If the popular pesticide Transform is not granted a special waiver for use on sugarcane aphids, farmers worry they won’t be able to control the destructive pests with one pesticide, Sivanto, alone.

Sugarcane aphid concerns aren’t unique to the Valley, but span across the Lone Star State. In the Coastal Bend area, sorghum farmers are continuing to plant sorghum seeds, but remain leery of the pests.

“By and large, most of our growers have a pretty good management strategy in place for dealing with sugarcane aphids,” Harvey Buehring, former Extension agent and Farm Bureau Roundup reporter, said.

Buehring predicts Nueces and San Patricio counties will remain in the top four or five sorghum-producing counties in Texas this year.

Farmers in the Coastal Bend also are planting corn this time of year. In fact, because the winter was so mild, many farmers were able to start planting the first week of February instead of the second.

“We’re going to probably see a bit more corn. That will probably fill some of the void. We had a spike the last two years in spring wheat production and that dropped off sharply with the decline in prices and the disappointing yields that occurred last year with disease problems,” Buehring said.

In the western part of the Coastal Bend, there’s typically 8,000-10,000 acres in sunflower production.

“There’s almost no sunflowers being offered this year because the contracts being offered were not very attractive,” Buehring said. “Corn is filling that acreage.”

Cotton seeds also are filling planters across the area as farmers are hoping to plant what they intended last year, but were unable to due to significant rainfall.

“A lot of the growers are certainly on edge that everything has to go right in order to get out of this year without a disaster because of the low prices,” Buehring said. “You’re going to have to have good yields to dollar out on cotton, but it does have some potential for penciling out, especially if they were able to lock in some of the prices before this most recent downturn in the cotton market.”

As a result of lower cotton prices, some who haven’t yet planted cotton are seeing a weaker market and may back out.

“They may go to the tried-and-true sorghum crop,” Buehring said.

But with sorghum planting again comes concerns regarding sugarcane aphids and the sticky mess the pests leave behind that can make harvesting difficult or impossible.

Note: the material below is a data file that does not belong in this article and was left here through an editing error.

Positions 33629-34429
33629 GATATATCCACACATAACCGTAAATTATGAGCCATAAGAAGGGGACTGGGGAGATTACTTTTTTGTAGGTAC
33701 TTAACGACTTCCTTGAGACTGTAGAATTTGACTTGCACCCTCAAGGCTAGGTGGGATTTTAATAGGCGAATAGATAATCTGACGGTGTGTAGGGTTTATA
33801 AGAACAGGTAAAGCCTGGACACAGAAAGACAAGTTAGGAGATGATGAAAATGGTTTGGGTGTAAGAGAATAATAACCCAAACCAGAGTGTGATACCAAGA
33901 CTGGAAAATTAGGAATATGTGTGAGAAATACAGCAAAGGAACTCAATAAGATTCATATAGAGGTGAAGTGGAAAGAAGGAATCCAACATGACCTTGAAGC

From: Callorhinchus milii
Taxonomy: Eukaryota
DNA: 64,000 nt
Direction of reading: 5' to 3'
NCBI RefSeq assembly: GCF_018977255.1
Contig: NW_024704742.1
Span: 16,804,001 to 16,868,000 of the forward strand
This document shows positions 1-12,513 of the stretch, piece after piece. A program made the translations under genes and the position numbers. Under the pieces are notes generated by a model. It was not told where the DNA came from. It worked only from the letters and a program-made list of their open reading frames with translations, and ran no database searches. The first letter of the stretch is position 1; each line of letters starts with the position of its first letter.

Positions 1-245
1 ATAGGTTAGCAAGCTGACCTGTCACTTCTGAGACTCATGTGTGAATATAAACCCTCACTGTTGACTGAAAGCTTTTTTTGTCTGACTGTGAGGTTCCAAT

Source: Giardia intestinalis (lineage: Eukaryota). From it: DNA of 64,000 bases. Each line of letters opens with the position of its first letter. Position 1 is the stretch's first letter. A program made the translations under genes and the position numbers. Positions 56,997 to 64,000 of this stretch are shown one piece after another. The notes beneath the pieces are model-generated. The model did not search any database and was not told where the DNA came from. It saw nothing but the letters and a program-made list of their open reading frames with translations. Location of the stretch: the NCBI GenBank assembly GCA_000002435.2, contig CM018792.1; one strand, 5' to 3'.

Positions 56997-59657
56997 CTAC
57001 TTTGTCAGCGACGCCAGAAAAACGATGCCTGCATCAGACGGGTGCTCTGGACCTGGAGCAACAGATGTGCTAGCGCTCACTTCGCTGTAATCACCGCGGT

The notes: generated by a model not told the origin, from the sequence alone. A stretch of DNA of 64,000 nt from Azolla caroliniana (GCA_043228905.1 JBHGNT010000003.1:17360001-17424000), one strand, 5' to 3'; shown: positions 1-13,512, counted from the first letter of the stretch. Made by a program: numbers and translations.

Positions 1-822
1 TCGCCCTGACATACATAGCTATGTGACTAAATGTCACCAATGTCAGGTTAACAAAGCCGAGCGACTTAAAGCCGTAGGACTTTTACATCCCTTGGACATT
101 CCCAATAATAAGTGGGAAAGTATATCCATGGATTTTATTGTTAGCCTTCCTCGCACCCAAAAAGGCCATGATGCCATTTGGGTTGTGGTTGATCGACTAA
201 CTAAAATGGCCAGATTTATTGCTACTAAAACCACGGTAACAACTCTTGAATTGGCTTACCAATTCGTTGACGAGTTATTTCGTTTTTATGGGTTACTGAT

There is good news for the Coastal Bend. Buehring said the area still has good subsoil moisture this planting season.

Farmers could still use another rain, however.

Further north in Central Texas, too much rain this fall and winter prevented farmers from planting winter wheat and oats and then harmed the plants that were already in the ground.

In spots where winter grazing crops didn’t make it, corn is expected to fill in.

“The crop that will be planted the most is corn,” Douglas Wolbrueck, location manager for Wilbur-Ellis in Williamson County, said. “We have underground moisture, but the last month of little to no rainfall is becoming a concern.”

Near Bryan and College Station, conditions look stable, according to Jared Klatt at Crop Production Services.

He said there is likely to be more cotton and corn planted this year in his area as well due to damaged or unplanted wheat.

“There’s virtually no wheat in this area,” Klatt said.

Although cotton prices are low, Klatt said farmers in that area are still planting the crop under irrigation with hopes that high yields will help offset high input costs.

In the San Angelo area and further north, farmers still have time to make their official crop-planting decisions.

“They’re looking at soil moisture and what the predicted season is,” Dr. David Drake, a Texas A&M AgriLife Extension agronomist, said.

Near San Angelo, a wet winter was projected, but it didn’t pan out.

If soil moisture was good going into planning, Drake said farmers would likely go with an early grain sorghum crop.

“They would also look at what would be a traditional crop for our area, a cotton crop grown during the summer season, although prices aren’t what they have been in the past few years,” Drake said.

Farmers who intend to plant cotton this year should really look at their numbers to see if the crop will pencil out in the long run.

“Sometimes when they’re thinking about a cotton crop, they might take in some alternatives such as sesame or a crop like that,” Drake said. “Those acres are somewhat limited and you do need a contract.”

Farmers aren’t only concerned with the price of cotton and sugarcane aphids. Drake also adds insect pressure.

“We’ve also got glyphosate-resistant weeds that are popping up in spots,” he said. “I think that’s something growers need to be prepared for and start with a complete herbicide package pre-emergent and post-emergent.”

Corn and grain sorghum planting for the area around San Angelo is expected to begin the first part of April. Cotton will be planted in May.

Corn planting in the Panhandle may not begin until mid-April to May.

Cotton follows in May and June.

Read the full article at http://texasagriculture.texasfarmbureau.org/article/Low+Prices%2C+Aphids+Weigh+on+Plant+Decisions/2414206/292583/article.html.